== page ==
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You are here : 3-RX.com > Medical Encyclopedia > Diseases and Conditions > Visual Impairment: Prevention & Expectations

Visual Impairment

Alternate Names : Impaired Vision

Visual Impairment | Symptoms & Signs | Diagnosis & Tests | Prevention & Expectations | Treatment & Monitoring

What can be done to prevent the condition?

Prevention of visual impairment, when possible, is related to the cause. Prevention includes the following:

  • screening for vision problems, which is often part of a routine checkup by a healthcare provider. All infants and children should be screened. This can help detect a condition called strabismus, or so-called lazy eye, which needs early treatment to prevent blindness in one eye. Screening for glaucoma is very important for people who are older than 40, especially those who are black or have a family history of this condition.
  • controlling conditions that can lead to vision impairment. An example of this would be diabetes. Controlling blood sugar levels has been shown to prevent or delay vision problems from this condition. Controlling glaucoma can also help prevent vision loss from this condition.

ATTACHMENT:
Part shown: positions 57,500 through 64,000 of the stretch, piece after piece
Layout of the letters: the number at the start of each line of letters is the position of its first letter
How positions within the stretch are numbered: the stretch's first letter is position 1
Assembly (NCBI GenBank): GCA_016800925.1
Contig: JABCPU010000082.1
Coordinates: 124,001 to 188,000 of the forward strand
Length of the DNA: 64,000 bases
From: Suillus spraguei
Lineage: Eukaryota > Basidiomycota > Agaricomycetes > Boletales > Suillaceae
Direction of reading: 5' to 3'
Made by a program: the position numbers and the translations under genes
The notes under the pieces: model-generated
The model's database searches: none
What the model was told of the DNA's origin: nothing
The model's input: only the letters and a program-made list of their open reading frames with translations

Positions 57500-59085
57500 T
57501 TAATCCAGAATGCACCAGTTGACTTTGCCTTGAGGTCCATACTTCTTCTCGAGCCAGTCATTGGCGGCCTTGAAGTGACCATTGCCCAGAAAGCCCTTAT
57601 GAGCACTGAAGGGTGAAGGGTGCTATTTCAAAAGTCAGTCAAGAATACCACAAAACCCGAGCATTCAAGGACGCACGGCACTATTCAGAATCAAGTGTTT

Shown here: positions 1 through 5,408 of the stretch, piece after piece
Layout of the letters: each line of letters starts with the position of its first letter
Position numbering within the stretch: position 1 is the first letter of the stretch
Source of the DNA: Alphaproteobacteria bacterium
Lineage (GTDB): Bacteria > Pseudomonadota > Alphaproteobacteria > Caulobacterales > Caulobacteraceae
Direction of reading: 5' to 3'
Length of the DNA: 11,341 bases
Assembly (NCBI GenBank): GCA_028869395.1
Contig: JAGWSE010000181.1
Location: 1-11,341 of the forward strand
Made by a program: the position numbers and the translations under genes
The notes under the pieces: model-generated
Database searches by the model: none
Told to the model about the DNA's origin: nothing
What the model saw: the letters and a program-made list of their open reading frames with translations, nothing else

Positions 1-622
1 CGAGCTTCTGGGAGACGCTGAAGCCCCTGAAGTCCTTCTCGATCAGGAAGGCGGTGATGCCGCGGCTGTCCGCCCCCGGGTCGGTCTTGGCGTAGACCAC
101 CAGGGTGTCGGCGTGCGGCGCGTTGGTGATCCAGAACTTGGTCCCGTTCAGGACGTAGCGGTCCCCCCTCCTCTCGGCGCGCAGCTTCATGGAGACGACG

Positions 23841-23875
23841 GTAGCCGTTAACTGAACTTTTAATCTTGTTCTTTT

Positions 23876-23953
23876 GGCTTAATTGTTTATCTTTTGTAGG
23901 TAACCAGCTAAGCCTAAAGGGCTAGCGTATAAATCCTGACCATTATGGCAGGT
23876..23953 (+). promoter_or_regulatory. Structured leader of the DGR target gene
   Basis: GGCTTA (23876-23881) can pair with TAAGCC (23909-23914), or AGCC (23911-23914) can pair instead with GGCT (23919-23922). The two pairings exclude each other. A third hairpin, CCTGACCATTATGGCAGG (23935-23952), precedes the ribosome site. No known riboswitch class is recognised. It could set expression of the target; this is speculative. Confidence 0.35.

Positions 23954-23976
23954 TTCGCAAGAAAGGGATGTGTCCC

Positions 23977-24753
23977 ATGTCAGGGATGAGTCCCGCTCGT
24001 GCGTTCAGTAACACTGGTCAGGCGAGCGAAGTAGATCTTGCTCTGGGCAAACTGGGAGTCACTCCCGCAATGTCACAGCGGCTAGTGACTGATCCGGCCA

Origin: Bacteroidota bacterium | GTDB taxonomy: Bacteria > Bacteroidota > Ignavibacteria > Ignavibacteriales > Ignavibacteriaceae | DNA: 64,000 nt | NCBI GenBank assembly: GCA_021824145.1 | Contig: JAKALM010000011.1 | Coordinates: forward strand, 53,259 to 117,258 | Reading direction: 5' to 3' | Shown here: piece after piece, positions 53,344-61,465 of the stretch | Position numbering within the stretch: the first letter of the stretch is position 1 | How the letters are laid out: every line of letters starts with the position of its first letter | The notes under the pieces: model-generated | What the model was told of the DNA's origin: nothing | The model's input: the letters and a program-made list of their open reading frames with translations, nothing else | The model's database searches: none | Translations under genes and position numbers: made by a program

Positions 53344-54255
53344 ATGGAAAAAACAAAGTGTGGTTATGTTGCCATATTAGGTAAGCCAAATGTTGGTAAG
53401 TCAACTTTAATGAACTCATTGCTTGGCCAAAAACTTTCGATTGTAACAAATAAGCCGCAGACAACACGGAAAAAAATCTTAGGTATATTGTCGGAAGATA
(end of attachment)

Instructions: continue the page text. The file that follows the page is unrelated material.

• wearing safety glasses or goggles during hazardous activities. Individuals should take care to keep foreign objects and chemicals out of the eyes. Sunlight can also harm the eyes. People should never look directly at the sun and are advised to wear sunglasses outside.
  • following directions for proper wearing, cleaning, and storing of the lenses, for those who wear contact lenses. People must also watch for problems that can be caused by the lenses. These may include corneal injuries or corneal infections.
  • providing regular prenatal care for pregnant women to help prevent problems in the developing baby
  • seeking early evaluation and treatment for eye infections
  • What are the long-term effects of the condition?

    Visual impairment can limit a person's ability to work, go to school, and drive. Severely affected people may need special devices to help them with everyday activities. Other long-term effects depend on the cause. For example, glaucoma may lead to permanent loss of vision. Cases of nearsightedness or farsightedness often improve with the use of glasses or contacts. A stroke may cause permanent vision problems and other limitations from brain damage.

    What are the risks to others?

    Visual impairment itself is not contagious and poses no risk to others. However, if the cause is an infection, such as conjunctivitis, the infection may be contagious.

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    Visual Impairment: Diagnosis & Tests


    Visual Impairment: Treatment & Monitoring

    Author: Karen Preston, PHN, MS, CRRN
    Reviewer: Eileen McLaughlin, RN, BSN
    Date Reviewed: 07/01/01

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